On November 25th, 2011 SEDI announced the 11 community organizations that have been awarded a total of $741,543 from the TD Financial Literacy Grant Fund to support financial literacy. SEDI administers the TD Financial Literacy Grant Fund and selected the eleven grantees from 157 applications submitted by organizations focused on serving, among others, women, at-risk youth, new Canadians, homeless people, seniors, and people with disabilities.

The demand continues to be strong for TD Financial Literacy Grant Fund support, reflecting a critical need for financial literacy in our society, particularly among lower income and vulnerable groups. The grantee projects reflect a diversity of ideas and client groups and will provide great potential for sharing best practices and improving outcomes in the field. A full list of the grantees may be accessed at the website The next application deadline for the TD Financial Literacy Grant Fund is Thursday, February 2, 2012. Please refer to the website for more information including guidelines, FAQ’s and application forms.


Resource Links


  Encouraging Education Savings

SEDI promotes economic inclusion of low-income people by helping them build their knowledge, skills and confidence to make good financial decisions in addition to building their assets to create a more secure future. Savings for a low-income family to send their children to postsecondary education can assist in breaking the cycles of poverty. The following is a list of just some of the programs across Canada that are working to educate Canadians about the value and strategies for education savings.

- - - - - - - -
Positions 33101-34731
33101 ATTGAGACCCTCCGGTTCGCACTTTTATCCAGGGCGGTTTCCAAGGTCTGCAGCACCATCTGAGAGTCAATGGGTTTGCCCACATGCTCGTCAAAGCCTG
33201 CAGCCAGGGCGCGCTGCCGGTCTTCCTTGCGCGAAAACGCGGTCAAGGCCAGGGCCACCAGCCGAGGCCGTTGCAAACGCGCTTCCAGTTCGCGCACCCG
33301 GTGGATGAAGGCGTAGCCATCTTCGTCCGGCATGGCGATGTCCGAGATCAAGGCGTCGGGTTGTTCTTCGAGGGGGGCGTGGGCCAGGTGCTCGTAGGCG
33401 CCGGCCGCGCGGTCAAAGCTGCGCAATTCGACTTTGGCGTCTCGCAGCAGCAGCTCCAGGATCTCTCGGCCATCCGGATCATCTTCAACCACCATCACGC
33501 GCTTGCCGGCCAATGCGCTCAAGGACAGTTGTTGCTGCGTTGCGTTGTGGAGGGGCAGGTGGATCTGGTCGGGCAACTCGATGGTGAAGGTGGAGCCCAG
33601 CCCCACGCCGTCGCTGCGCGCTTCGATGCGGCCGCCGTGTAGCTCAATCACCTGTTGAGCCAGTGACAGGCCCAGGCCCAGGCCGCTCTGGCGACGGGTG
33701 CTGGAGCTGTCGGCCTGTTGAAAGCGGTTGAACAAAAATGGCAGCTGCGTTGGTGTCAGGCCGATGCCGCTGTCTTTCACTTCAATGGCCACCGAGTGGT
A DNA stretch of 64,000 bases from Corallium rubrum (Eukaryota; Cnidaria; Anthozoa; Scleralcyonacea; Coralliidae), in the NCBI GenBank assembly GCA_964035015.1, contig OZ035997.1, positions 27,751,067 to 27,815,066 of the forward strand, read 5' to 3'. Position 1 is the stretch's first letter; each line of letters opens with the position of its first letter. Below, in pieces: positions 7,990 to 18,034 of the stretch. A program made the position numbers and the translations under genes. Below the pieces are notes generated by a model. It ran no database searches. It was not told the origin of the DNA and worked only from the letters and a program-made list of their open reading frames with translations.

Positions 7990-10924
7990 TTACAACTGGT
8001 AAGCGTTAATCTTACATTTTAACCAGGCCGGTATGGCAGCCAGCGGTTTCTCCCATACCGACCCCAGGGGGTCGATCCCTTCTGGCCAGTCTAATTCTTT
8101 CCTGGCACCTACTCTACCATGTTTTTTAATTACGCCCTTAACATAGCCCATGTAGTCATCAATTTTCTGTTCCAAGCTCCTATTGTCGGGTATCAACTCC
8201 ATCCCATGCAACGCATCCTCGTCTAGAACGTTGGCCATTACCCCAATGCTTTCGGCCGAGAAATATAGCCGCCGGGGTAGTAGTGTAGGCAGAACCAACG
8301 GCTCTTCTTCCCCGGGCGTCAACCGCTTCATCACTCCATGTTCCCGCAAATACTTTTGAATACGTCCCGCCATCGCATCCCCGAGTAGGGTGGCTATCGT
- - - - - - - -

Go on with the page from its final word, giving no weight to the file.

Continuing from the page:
Hummingbird Aboriginal Student Futures is a non-profit program, run by BC Aboriginal Childcare Society. Its goal is to encourage Aboriginal families across BC to plan for their children’s post-secondary education by opening a Registered Education Savings Plan (RESP).


Smart Saver is a non-profit community project based in Toronto that helps families learn how to start an RESP and how to get Government money for their children's education after high school.


Canadian Association of the Deaf has launched a national project with 8 local advisors across Canada to educate Deaf Canadians and their families about the advantages of opening an RESP.


The Edmonton Financial Literacy Society provides Financial Literacy courses with an RESP component to clients in Alberta either through direct delivery or via train the trainer in partnership with other local organizations.


We want to hear from you!

If you would like to share success stories and information on events related to the work your organization is doing in the area of financial literacy and asset building please contact

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Contact Us


1110 Finch Avenue West, Suite 406
North York, Ontario M3J 2T2
Tel: 416-665-2828